This article was published originally on 4/3/1998
It might be the weather. It might be growing intolerance. But here it is early April, and "mole rage" is already widespread throughout the state.
That means it's time to brush up on the mole facts. Not the faulty assumptions, mis- statements, erroneous conclusions and blatant lies that pass for information about this common landscape nuisance.
The worst offense committed in the name of mole control is the great landscape lie that insecticides will cure the problem. This mistake has been going on for a very, very long time and it seems to be constantly perpetuated by several things. One, many people want to believe there is a simple cure for complex problems. Two, there is a hint of logic to the gross oversimplification. Three, chemical control for moles is part of our folk-lore (as in, that's how we did it in the past). And finally, there is a great profit motive on the part of "pesticide peddlers" to sell insecticides and insecticide application services, even unnecessary insecticides that waste homeowner time and money and needlessly contribute to pesticide over-use.
The full story on moles is in ISU Extension Pamphlet Pm-1302b, "Managing Iowa Wildlife: Moles." Below are discussion points about moles. The handy checklist makes a convenient guide for answering questions about moles.
- Moles are mostly solitary. (1 acre land = approx. 3 moles) (It only looks like there are hundreds!)
- The "Main Mole Meal" is earthworms supplemented with some insect larvae, centipedes, millipedes, and spiders
- Moles eat more than their own weight in earthworms daily (HIGH metabolism!)
- Having moles doesn't necessarily mean you have grubs
- Applying insecticides for grubs will not solve the mole problem
- Eliminating earthworms is neither practical or prudent. White grub insecticides do not control earthworms (fortunately!)
- Moles DO NOT eat bulbs, roots, pets, or small children
- Moles are active year-round
- Activity near the surface occurs in early morning and late afternoon in the spring and fall and on cloudy, damp days of summer.
- The rest of the year is spent in deep tunnels 6 - 24 inches under the surface.
- Surface runways may be used only once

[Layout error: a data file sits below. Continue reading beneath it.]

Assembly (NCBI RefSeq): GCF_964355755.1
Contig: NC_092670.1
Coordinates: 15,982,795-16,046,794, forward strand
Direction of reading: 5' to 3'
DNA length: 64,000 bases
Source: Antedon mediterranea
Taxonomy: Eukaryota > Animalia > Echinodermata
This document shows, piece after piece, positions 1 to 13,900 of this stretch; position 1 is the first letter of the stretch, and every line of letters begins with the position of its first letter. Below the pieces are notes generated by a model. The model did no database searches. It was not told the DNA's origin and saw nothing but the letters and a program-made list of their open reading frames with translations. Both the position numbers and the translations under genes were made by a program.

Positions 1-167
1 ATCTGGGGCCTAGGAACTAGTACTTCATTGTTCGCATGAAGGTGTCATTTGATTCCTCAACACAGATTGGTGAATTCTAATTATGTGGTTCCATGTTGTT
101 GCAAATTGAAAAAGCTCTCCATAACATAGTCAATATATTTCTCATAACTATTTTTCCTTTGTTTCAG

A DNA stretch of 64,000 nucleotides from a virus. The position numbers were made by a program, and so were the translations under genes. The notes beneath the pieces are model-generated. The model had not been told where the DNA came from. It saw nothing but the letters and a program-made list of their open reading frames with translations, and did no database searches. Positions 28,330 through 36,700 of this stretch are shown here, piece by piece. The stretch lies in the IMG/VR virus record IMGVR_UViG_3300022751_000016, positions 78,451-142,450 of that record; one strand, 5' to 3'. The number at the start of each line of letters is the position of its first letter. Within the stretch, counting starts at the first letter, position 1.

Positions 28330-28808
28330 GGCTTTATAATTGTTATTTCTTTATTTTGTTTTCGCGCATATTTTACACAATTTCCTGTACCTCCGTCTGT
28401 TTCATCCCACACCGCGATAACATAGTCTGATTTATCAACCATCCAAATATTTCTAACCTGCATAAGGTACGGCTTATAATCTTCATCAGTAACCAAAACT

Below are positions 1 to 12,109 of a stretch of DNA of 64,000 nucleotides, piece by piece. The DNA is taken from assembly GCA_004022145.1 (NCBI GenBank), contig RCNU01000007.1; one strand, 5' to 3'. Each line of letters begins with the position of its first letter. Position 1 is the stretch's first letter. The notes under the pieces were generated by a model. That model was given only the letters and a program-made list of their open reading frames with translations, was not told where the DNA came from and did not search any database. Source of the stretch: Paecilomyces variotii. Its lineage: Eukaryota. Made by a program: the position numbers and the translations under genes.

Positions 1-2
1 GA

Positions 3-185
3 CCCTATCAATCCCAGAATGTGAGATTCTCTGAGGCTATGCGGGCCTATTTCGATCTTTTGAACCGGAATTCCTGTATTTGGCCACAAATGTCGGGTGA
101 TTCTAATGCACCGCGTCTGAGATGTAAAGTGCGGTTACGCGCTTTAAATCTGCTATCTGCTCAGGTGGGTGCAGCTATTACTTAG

- Main runways may be used for years
- Moles are woodland/woodland edge critters
- Well-drained, loamy soils are their favorite haunts
- Moles are built for digging: They can dig surface runs at 1 ft. per minute!
- Moles hear well, though they have no external ears
- Moles see poorly (light/dark) as the eyes are covered with fused eyelids
- Benefits of moles:
- soil mixing
- soil aeration
- water penetration to deeper plant roots
- some biological control of destructive insects such as cutworms
- Problems moles cause:
- disfigurement of lawns, golf courses, cemeteries
- dislodge bulbs, roots, expose them to air
- rarely, consume small plant roots
- Mole control options:
- Correctly identify the offending critter
- Locate active, main runs
- Decide if damage is worth the effort
- Purchase and set mole traps, being careful to follow label directions.
- If pit-fall trapping, relocate to a legal area at least several blocks away
- Inspect lawn for grubs. Don't assume they are present. Treat with insecticide ONLY if white grubs are present
- Maintain vigilance!
- NON-Options (These "controls" do not work!)
- Sonic, ultra-sonic and electromagnetic devices.
- Repellents (early, encouraging results using castor oil repellent have not been consistent through further testing)
- Chewing gum
- Grain-based mole poisons
- Gassing is only occasionally effective
This article originally appeared in the April 3, 1998 issue, pp. 34-35.
IC-479(7) -- April 3, 1998